Affordable housing is more than just shelter. To the extent that housing is affordable, it determines if people have money left over at the end of the month to provide for food, utilities, and other needs. It determines if your children can grow up in a safe neighborhood. Rising housing costs can mean instability if you have to move. It determines if you live in a safe home with running water and secure shelter in a storm.
Even though Oklahoma is considered an affordable place to live, housing costs are still unaffordable for many lower wage earners. According to the National Low Income Housing Coalition, a family supported by one full-time worker would need to be making $14.33 per hour to afford a two bedroom apartment. Yet the median wage is well below that for tens of thousands of workers in Oklahoma.
A new study produced by a coalition of state and federal agencies and private groups has provided a comprehensive look at the state of affordable housing in Oklahoma. The Statewide Housing Needs Assessment found that about 40 percent of renters and 19 percent of homeowners in Oklahoma are “housing cost overburdened”, which means they are paying more than 30 percent of their income for housing.
Going forward, the report finds that to keep pace with Oklahoma’s population growth projections through 2020, the state needs 43,942 new housing units for owners. Nearly 17 percent should be affordable for households below 60 percent of the median income ($28,229). For rental units the need for affordable housing is greater: of the 22,879 needed through 2020, 51 percent need to be affordable for those households below 60 percent median income.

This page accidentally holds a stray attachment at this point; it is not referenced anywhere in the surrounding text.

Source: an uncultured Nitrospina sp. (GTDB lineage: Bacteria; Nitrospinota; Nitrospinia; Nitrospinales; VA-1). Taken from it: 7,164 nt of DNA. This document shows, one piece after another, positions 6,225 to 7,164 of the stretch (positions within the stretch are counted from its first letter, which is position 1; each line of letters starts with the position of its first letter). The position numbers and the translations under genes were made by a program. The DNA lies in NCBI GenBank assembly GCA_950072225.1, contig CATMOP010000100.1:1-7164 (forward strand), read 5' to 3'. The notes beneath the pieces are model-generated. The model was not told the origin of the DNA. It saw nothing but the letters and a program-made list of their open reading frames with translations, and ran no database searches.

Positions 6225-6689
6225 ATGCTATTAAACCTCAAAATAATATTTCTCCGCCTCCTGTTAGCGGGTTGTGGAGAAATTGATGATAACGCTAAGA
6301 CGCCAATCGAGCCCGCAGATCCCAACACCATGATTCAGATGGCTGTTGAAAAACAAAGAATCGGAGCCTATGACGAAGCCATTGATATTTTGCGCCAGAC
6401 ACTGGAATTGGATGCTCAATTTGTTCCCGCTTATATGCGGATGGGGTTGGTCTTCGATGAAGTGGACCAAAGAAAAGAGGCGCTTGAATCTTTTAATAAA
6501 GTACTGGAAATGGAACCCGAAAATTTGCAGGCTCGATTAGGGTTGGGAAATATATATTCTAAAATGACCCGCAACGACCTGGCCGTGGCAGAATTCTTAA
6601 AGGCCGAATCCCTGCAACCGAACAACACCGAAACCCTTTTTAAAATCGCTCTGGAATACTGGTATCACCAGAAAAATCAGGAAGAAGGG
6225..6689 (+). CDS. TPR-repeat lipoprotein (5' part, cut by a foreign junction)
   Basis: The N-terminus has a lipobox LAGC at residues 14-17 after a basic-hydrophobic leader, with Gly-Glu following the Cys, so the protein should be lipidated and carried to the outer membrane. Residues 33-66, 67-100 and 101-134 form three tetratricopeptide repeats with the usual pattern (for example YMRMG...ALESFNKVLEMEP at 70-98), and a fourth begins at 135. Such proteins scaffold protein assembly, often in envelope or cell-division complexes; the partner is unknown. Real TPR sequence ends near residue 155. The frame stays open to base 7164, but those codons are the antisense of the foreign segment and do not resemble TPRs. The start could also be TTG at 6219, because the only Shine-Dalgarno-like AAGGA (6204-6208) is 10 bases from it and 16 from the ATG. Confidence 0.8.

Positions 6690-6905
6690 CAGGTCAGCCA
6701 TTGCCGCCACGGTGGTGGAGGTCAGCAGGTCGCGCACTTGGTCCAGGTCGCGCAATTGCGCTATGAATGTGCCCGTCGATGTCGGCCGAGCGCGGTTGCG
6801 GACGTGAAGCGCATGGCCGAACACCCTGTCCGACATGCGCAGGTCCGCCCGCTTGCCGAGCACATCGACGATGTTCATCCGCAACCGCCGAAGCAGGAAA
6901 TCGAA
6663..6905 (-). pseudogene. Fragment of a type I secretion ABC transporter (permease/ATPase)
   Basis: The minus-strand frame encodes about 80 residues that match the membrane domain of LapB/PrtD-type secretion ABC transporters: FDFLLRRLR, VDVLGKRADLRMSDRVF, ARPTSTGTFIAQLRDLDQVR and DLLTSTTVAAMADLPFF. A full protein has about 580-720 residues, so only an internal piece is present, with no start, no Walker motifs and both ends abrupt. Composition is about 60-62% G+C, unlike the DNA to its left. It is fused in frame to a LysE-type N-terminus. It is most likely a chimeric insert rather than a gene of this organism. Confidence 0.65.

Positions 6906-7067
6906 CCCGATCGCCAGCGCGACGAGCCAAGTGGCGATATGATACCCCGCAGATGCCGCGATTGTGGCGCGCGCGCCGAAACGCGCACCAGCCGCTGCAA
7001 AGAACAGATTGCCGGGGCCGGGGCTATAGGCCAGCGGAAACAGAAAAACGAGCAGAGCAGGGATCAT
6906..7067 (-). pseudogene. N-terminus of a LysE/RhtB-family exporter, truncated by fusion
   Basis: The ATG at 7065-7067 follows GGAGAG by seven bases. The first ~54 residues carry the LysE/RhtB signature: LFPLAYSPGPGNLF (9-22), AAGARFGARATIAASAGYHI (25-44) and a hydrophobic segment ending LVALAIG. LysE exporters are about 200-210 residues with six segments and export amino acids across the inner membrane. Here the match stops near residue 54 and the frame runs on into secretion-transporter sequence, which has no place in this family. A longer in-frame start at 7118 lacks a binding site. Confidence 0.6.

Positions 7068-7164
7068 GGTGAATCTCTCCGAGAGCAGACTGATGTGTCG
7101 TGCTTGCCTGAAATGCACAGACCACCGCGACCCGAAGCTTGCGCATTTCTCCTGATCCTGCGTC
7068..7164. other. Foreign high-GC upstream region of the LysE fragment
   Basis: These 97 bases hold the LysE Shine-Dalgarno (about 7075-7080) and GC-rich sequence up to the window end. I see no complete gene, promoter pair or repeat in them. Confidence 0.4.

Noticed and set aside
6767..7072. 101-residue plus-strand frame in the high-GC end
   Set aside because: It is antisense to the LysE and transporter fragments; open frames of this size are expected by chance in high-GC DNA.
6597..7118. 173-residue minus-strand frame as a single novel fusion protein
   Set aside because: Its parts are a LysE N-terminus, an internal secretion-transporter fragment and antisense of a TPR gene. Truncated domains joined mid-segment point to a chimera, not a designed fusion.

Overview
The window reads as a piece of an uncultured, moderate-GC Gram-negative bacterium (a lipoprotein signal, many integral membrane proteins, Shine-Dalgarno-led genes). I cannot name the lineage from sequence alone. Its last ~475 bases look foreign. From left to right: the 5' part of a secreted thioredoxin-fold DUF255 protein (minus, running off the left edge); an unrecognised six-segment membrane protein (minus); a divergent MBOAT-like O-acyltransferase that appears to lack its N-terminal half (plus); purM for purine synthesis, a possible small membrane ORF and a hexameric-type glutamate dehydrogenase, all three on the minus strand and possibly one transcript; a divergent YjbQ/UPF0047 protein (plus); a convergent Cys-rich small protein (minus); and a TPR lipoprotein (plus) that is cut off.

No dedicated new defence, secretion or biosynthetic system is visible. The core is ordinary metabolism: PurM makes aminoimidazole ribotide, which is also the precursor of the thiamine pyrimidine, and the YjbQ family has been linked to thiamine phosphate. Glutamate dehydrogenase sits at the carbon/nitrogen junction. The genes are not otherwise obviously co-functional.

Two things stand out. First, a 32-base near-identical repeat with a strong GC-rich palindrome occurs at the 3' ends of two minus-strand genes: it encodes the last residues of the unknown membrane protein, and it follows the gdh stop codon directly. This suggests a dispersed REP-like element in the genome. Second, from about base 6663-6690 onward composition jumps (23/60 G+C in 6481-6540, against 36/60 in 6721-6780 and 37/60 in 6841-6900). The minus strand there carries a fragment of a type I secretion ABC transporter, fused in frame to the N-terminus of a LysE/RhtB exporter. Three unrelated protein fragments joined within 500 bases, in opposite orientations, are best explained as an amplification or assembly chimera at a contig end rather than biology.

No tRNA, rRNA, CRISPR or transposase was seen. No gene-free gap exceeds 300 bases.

This study was born out of natural disasters in Oklahoma, and the need for safe housing takes on an added urgency in our disaster-prone state. After the 2013 rash of tornadoes that swept through Moore, killing 24 Oklahomans and injuring hundreds more, the U.S. Department of Housing and Urban Development provided funds to study where Oklahoma needs more safe and affordable housing. Low and moderate income families are often the least safe in a disaster. Many Oklahoma families live in trailers or older homes that are unable to withstand EF4 level winds.
For this reason, the housing study makes several suggestions to policymakers regarding disaster resiliency, including strengthening building codes, preventing development in floodplains, and ensuring that affordable housing developments include access to storm shelters.
To help communities understand the study and what they can do with it, the Oklahoma Coalition for Affordable Housing is hosting a series of forums across the state through June and July.
The dates for the forums are as follows:
Alva – June 9
Tulsa (MSA) – June 16
NE Counties – June 16
Ardmore – July 12
Lawton – July 14
You can learn more about the forums and register to attend at http://www.ocahforums.com/.